SenseDistress: Supporting wellbeing and privacy in police custody
I have always been a technology optimist – and through my work at Cisco Innovates I’ve seen tech accomplish some very impressive things.
But one of the most valuable is supporting the vulnerable people in our society.
Take the Connected Together project, for example. Connectivity is helping digitally excluded people to access services and overcome social isolation, for a better quality of life.
But technology can also play a vital role in protecting the vulnerable, such as people in police custody with complex health needs.
When a person is detained, ensuring their safety and wellbeing becomes a critical responsibility the police.
But police custody supervisors are presented with many challenges to handle complex healthcare needs while respecting privacy and – of course – human rights.
That’s why we’re participating in a trial to see how pairing sensors with artificial intelligence can support the welfare of people in police custody – and the officers caring for them.
Detecting early warning signs
It’s true that it can be challenging to protect people’s wellbeing in custody.
Healthcare needs might not be immediately obvious, especially if detainees aren’t cooperative.
Those being held might be impacted by substance intoxication, and especially with new drugs, the effects of that intoxication may not be immediately obvious to the human eye.
Even in seemingly low-risk situations, people’s health can deteriorate rapidly – and police custody centres don’t always have immediate physical access to professional healthcare due to their location or set up.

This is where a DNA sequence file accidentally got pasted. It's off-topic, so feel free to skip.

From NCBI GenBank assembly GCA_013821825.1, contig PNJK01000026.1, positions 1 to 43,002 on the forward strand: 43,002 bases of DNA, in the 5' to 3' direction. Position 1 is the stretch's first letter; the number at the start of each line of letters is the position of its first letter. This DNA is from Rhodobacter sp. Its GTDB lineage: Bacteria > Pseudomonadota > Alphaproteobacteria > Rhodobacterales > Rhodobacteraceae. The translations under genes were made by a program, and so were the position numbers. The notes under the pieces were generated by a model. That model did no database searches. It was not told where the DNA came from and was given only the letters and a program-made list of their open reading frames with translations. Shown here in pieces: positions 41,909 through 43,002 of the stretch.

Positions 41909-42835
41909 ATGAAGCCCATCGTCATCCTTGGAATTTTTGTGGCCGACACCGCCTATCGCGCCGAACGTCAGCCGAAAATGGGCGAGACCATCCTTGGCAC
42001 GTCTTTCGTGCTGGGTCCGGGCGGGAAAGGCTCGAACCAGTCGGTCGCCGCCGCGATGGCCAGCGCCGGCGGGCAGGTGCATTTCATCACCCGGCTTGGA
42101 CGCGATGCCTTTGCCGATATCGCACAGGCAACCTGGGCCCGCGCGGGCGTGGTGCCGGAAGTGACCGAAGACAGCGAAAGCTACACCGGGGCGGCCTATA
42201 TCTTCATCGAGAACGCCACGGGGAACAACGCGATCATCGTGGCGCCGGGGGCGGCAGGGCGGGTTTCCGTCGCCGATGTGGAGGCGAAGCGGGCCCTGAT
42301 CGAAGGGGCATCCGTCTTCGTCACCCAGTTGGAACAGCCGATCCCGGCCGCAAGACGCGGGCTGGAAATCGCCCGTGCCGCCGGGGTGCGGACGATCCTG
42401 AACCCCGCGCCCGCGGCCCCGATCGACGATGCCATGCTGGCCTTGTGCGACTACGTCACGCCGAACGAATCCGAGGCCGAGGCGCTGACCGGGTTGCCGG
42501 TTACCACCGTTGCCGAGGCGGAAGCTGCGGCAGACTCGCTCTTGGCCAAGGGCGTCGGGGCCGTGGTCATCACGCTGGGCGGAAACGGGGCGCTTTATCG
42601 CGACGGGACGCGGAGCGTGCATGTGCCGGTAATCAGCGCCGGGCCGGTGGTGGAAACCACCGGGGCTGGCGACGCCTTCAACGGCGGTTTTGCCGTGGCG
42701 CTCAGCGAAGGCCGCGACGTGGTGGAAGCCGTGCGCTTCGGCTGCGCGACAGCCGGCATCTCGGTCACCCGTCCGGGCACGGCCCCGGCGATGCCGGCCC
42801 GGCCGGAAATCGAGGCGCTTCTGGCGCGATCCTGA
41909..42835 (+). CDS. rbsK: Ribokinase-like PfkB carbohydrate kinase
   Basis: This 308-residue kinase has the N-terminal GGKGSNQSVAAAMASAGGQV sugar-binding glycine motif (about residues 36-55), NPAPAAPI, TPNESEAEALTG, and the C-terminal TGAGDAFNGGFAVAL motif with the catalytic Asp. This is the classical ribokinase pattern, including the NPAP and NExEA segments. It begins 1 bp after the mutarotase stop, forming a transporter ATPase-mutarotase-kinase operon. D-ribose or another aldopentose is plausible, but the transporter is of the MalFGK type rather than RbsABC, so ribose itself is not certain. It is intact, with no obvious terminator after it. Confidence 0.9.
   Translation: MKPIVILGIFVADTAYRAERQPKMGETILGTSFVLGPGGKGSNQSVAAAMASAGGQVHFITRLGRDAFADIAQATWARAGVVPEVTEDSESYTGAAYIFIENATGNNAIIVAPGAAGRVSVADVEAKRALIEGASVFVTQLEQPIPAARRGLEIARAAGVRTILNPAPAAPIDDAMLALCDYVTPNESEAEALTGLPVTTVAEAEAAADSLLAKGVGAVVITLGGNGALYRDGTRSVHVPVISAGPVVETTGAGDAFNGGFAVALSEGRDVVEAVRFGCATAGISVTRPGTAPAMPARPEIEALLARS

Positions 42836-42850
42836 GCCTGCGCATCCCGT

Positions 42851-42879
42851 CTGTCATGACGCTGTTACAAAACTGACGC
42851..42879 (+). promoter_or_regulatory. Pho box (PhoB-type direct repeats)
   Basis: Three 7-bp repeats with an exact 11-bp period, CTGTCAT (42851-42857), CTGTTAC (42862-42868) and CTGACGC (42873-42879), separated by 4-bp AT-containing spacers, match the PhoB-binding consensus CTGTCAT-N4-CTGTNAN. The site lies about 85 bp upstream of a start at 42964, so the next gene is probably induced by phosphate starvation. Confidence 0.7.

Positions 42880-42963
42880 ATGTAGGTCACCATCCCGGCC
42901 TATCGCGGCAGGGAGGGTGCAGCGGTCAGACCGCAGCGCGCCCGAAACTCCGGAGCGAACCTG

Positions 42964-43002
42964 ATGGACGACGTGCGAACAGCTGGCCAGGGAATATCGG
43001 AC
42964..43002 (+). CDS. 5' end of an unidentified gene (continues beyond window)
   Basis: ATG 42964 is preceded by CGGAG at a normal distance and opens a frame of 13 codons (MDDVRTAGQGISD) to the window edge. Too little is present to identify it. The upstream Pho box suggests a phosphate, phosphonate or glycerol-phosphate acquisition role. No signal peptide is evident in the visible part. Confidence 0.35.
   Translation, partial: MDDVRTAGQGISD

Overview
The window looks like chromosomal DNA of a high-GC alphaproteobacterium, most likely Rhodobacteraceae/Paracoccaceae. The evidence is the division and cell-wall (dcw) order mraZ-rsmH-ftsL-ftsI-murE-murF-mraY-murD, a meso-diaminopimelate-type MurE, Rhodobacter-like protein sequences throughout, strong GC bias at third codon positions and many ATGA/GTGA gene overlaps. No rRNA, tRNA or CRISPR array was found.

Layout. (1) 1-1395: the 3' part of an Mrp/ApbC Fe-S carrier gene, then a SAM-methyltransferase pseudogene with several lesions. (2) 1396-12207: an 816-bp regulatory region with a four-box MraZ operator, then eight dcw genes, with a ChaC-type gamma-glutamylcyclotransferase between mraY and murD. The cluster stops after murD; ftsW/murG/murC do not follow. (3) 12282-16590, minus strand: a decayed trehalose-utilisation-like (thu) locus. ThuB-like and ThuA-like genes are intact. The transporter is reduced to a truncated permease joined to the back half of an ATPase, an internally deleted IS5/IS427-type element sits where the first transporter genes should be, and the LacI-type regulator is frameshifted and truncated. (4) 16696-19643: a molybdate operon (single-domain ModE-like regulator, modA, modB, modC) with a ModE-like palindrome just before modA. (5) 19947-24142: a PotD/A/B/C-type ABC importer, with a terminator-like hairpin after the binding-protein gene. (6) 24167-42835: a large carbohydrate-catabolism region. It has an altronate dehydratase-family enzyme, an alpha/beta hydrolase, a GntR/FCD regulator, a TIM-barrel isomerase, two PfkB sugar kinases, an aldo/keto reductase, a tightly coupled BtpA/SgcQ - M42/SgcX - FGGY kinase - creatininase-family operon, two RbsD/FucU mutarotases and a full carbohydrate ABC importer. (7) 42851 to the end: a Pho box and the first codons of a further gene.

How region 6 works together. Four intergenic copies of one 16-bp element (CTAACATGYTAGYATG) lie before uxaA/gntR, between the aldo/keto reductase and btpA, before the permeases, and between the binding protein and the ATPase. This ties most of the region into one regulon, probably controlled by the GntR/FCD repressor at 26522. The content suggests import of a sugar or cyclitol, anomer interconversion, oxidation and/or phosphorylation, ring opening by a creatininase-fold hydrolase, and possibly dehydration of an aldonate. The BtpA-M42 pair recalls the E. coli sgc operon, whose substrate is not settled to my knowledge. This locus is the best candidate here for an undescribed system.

That means responding to problems, or even identifying potential needs, early can make a huge difference. So how can the police strike this tricky balance to protect the people in their care and respect their rights?
That’s what we’ve been exploring, together with Edinburgh-based R&D startup Viapontica AI and Police Scotland with support from NHS Lothian.
We think we’ve found a way to help, with a sophisticated early warning system called SenseDistress.
The connected custody suite
SenseDistress involves making the police booking bar into a connected environment, to detect health risks in custody in a non-invasive way.
Here’s how it works.
Infrared cameras provide temperature readings which can potentially indicate people’s physical states and be used to recognise health risks linked to substance abuse.
The aim is to use sound recorders and CCTV to also recognise changes in movement patterns.
Artificial intelligence can then use these subtle, almost imperceptible, readings to calculate the risk of a health crisis.
The system can even contact medical professionals with the reading, for an immediate assessment and the best quality of care.
From the moment they arrive, SenseDistress offers the potential to help police custody staff to keep detainees safe – without invading their privacy.
Protecting the vulnerable
But the benefits don’t end there.
The truly great thing about this early warning system is that while the technology is cutting edge, SenseDistress can potentially be deployed in any custody centre by integrating existing sensors and off-the-shelf hardware.
That means the system can be affordable and discreet, whether it is needed in a hundred-year old custody center or a new state-of-the-art facility.
That’s one of the things we’re passionate about. We want to develop pragmatic solutions that can make a real difference for vulnerable people.
The work we’ve done so far is a feasibility study to validate the concept, but soon we hope to help detect potential health crises in police custody before they emerge.
This is another great example of how technology can protect the vulnerable across our society. And that’s something really worth being optimistic about.
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